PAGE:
Sacramento Digs Gardening logo
Sacramento Digs Gardening Article
Your resource for Sacramento-area gardening news, tips and events

Articles Recipe Index Keyword Index Calendar Twitter Facebook Instagram About Us Contact Us

Sacramento Camellia Show moves to Elks Lodge

Top blooms are displayed at the 2018 Sacramento Camellia Show. (Photos: Debbie Arrington)

This weekend, the world's largest and oldest camellia show debuts in Greenhaven venue

The world’s largest and oldest flower exhibition of its kind, the Sacramento Camellia Show, has a new home. Now it just needs blooms.

Due to renovations at Memorial Auditorium, the 95th annual Sacramento Camellia Show will be held for the first time at the Elks Lodge, 6446 Riverside Blvd., in Sacramento’s Greenhaven neighborhood.

Always held the first weekend in March, the show is open to the public from 3 to 6 p.m. Saturday, March 2, and 10 a.m. to 5 p.m. Sunday, March 3. Admission and parking are free.

“Parking has always been an issue (at Memorial Auditorium), but we’ll have no problem with parking this time,” said Julie Vierra, president of the Camellia Society of Sacramento. “(The Elks) are the most accommodating people. It will be a little different configuration; everything won’t be together in one room. It’s a little cozier, but we should be just fine.”

The challenge is making sure the public knows where to find them. This show annually attracts thousands of visitors, who come out in force to celebrate Sacramento’s official flower.

“The Elks host a big breakfast Sunday morning,” Vierra noted. “We’re hoping people walk right over after breakfast.”

Best of Show at the 2018 Sacramento Camellia Show went to Holy Pure,
grown by Don and Joan Lesmeister.
The move has been expensive, she added. Rent at the lodge is much higher than what the society was paying for space at Memorial, but this venue was the best option for Sacramento’s longest running flower show. And more important, the society found a way for the show to go on.

Sales of commemorative buttons, always a popular memento from this show, will help bring in donations. So will the sale of more than 200 mature camellia plants. During the show, they’ll be offered for $20 apiece. Vierra hopes the show also can attract some sponsors or other donations to help cover the increased costs.

In the Camellia City, this show is a community effort. Anyone can enter camellias, as long as they grew the flowers themselves. Experts will help novice exhibitors prepare their flowers for display and judging. Entries should be received between 7 and 10 a.m. Saturday. All entries must be in place for judging by 10:30 a.m.

In addition to thousands of blooms, the show features arrangements by the Sacramento Floral Design Guild.

“We’re thrilled to have the arrangers,” Vierra said. “We’re hoping to get a break in the rain and a big crowd, too.”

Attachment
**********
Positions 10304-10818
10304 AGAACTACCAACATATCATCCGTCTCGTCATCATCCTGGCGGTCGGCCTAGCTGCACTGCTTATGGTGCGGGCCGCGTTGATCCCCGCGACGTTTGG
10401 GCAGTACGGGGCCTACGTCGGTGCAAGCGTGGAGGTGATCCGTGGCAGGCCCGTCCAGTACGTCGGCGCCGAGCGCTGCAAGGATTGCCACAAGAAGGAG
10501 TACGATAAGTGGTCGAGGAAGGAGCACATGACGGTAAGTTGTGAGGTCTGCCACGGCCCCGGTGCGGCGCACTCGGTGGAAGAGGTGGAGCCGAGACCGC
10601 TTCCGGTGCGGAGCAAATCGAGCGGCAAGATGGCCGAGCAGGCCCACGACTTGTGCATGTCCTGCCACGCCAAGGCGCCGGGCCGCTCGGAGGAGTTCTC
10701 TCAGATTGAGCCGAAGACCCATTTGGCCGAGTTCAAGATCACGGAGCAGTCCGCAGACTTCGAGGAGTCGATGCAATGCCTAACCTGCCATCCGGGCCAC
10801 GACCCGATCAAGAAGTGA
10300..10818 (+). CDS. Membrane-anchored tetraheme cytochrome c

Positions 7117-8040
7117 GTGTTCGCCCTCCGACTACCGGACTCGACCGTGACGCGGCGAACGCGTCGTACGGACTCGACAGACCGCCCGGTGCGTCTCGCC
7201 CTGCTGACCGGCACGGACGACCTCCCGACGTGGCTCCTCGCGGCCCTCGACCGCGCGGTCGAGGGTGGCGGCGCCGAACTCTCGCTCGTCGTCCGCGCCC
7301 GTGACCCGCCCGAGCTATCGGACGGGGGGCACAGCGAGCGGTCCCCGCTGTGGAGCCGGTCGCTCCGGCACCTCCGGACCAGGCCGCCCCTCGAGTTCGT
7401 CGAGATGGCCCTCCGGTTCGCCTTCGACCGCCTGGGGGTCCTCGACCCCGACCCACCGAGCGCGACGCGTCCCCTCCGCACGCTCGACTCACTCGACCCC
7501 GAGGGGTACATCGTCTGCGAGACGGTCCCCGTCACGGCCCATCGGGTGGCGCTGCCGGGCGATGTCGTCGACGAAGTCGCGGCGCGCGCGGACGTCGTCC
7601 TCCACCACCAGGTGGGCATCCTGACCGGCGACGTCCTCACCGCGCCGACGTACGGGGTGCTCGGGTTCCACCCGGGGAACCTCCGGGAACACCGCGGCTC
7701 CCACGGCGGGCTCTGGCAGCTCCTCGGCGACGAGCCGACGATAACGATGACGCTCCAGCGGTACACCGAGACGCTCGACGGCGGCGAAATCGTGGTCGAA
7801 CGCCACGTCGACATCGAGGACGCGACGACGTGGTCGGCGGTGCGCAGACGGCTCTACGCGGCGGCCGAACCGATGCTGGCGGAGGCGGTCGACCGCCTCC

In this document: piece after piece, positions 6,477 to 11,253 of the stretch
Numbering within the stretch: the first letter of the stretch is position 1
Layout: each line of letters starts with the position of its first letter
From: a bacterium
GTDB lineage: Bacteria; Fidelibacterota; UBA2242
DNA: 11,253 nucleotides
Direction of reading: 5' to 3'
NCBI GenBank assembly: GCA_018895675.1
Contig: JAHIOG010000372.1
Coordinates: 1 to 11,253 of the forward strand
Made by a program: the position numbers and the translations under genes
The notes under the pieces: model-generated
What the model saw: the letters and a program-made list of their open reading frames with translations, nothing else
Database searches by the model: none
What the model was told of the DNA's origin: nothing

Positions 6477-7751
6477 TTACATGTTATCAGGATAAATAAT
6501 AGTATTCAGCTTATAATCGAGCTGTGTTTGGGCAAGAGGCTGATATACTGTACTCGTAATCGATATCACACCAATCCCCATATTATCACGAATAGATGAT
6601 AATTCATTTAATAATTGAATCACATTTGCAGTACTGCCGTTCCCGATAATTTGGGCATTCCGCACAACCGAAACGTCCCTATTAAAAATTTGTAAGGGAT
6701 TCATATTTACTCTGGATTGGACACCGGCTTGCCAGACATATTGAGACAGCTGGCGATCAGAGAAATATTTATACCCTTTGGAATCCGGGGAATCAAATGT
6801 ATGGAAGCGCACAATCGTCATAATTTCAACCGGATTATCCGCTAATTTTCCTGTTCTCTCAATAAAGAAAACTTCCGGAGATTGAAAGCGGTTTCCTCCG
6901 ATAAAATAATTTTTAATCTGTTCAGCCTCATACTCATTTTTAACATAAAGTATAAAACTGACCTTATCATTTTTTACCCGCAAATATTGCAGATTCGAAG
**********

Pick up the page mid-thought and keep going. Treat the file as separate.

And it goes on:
0 comments have been posted.

Newsletter Subscription

Sacramento Digs Gardening to your inbox.

Local News

Ad for California Local

Dig In: Garden Checklist

For week of March 26:

Sacramento can expect another inch of rain from this latest storm. Leave the sprinklers off at least another week. Temps will dip down into the low 30s early in the week, so avoid planting tender seedlings (such as tomatoes). Concentrate on these tasks before or after this week’s rain:

* Fertilize roses, annual flowers and berries as spring growth begins to appear.

* Knock off aphids with a strong blast of water or some bug soap as soon as they appear.

* Pull weeds now! Don’t let them get started. Take a hoe and whack them as soon as they sprout.

* Prepare summer vegetable beds. Spade in compost and other amendments.

* Prune and fertilize spring-flowering shrubs after bloom.

* Feed camellias at the end of their bloom cycle. Pick up browned and fallen flowers to help corral blossom blight.

* Feed citrus trees, which are now in bloom and setting fruit.

To prevent sunburn and borer problems on young trees, paint the exposed portion of the trunk with diluted white latex (water-based) interior paint. Dilute the paint with an equal amount of cold water before application.

* Cut back and fertilize perennial herbs to encourage new growth.

* Seed and renovate the lawn (if you still have one). Feed cool-season grasses such as bent, blue, rye and fescue with a slow-release fertilizer. Check the irrigation system and perform maintenance. Make sure sprinkler heads are turned toward the lawn, not the sidewalk.

* In the vegetable garden, transplant lettuce and kale.

* Seed chard and beets directly into the ground.

* Plant summer bulbs, including gladiolus, tuberous begonias and callas. Also plant dahlia tubers.

* Shop for perennials. Many varieties are available in local nurseries and at plant events. They can be transplanted now while the weather remains relatively cool.

Contact Us

Send us a gardening question, a post suggestion or information about an upcoming event.